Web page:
GEM Publishing


Is Abuse Ever, Okay?


Is abuse ever, okay? The question itself is bizarre. Some people think that abuse is okay when it involves a husband and a wife or the children. How could anyone think that abuse is okay? But then, we look around and we see people who turn a blind eye to abusive situations because they consider it a private family matter. There are the husbands and fathers who think it is acceptable to control their family with fear and violence.

Domestic Violence is a nationwide epidemic. Could it be that some people or observers and perpetrators, and even the victims themselves might think that 1) Somehow it’s acceptable to use fear and pain to control others like during the days of slavery, 2) It is your right to batter and belittle your spouse, 3) Children can’t be disciplined without a beating, 4) When someone makes you angry, he or she deserves to be “taught a lesson,” 5) Many victims don’t report abuse, so it must not be that bad and, 6) Abuse is a private family matter.

 All of us need to put forth a joint effort to explore the troubling misconceptions that keeps abuse flourishing in society and from one generation to the next generation. The bottom line is people must speak out whenever or wherever they see abuse occurring. Sometimes the trauma of domestic violence in a person’s life can become such a vicious cycle until this type of behavior becomes the norm. This can cause one to develop many fears and insecurities as an adult and later, they tend to become racked with bouts of depression.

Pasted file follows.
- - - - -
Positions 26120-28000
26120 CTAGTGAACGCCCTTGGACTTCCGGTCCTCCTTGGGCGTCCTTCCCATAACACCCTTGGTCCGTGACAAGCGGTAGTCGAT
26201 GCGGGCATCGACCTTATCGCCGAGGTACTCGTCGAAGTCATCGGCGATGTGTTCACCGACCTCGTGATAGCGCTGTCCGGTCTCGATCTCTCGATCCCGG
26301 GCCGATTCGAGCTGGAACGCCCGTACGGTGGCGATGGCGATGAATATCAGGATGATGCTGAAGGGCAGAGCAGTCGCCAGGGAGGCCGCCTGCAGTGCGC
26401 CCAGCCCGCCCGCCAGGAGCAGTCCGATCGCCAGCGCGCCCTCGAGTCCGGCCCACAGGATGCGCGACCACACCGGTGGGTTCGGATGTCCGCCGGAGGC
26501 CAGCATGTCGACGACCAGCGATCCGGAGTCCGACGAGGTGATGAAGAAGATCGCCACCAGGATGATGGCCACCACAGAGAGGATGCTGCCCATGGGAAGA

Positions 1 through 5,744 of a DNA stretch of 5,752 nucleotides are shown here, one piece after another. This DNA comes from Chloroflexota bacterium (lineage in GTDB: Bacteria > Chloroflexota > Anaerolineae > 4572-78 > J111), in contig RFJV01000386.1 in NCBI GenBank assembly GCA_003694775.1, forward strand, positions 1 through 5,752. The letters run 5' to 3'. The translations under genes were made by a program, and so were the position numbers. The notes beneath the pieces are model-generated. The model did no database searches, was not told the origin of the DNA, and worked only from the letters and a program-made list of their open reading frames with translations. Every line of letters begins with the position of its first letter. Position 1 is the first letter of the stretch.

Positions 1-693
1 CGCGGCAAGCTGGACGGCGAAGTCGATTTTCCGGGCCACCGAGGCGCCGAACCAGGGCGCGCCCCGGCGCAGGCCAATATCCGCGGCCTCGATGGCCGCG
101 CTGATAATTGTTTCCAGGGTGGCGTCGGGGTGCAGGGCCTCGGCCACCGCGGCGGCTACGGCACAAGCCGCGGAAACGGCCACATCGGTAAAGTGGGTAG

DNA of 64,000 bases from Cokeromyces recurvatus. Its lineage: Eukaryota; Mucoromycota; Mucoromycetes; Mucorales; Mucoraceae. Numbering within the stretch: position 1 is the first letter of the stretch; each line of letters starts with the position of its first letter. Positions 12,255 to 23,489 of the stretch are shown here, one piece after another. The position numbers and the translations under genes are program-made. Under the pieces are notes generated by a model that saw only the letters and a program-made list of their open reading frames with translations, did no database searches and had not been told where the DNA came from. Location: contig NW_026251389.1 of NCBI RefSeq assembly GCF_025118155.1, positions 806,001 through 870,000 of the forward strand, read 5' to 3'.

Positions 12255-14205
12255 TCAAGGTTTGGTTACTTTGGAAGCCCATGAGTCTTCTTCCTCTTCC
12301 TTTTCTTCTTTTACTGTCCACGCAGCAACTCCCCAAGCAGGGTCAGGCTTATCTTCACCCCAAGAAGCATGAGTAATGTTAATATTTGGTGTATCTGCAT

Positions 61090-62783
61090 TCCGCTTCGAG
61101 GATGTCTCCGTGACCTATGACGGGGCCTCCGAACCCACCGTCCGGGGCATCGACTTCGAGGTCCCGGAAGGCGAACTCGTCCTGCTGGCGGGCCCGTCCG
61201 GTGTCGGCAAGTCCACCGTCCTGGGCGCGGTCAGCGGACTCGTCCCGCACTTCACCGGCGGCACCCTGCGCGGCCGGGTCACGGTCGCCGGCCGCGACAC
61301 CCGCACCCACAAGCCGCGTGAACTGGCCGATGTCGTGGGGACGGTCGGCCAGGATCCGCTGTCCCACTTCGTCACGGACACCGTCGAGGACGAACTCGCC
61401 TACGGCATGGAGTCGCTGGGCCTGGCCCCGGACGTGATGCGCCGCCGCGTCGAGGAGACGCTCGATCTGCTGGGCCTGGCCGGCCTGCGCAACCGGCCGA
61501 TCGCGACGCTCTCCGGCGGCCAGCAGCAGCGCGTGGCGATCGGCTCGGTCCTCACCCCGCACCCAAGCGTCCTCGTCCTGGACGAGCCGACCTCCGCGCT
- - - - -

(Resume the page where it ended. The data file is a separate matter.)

Abuse cases against women and children are reported every 10 seconds in the United States, but experts say the actual number of victims is three times greater. According to the National Coalition Against Domestic Violence, most cases go unreported because the victims are ashamed, fearful of retaliation and worried about not being believed. Instead, many keep their feelings and emotions to themselves, leading some to suffer in silence from severe depression, anxiety attacks and Post Traumatic Stress Disorder (PTSD).

So, what is Domestic Violence? Domestic Violence can be verbal, emotional, physical, mental, financial, and sexual. It can also be human control, exploitation or misuse of property, or the improper use of something or someone. I want to encourage victims to leave fear and insecurities behind and find empowerment to take control of their lives. The warning signs of abuse are always there. The community must be more aware of the problem too. There are also abused women, men, and children in the church who are sitting near, or next to an abuser. If you are a victim of domestic violence, you can get help and stop suffering in silence. Don’t be a victim! Be victorious! Reporting Domestic Violence will not only help you, but others as well.

If you or someone you know is abused,

you can call anonymously.

Call: 1- 800-799-SAFE


National Center on Elder Abuse

1- 800-677-1116


 National Sexual Abuse



 HIV/AIDS Get Tested! Check with your doctor or

call the Center for Disease Control (CDC)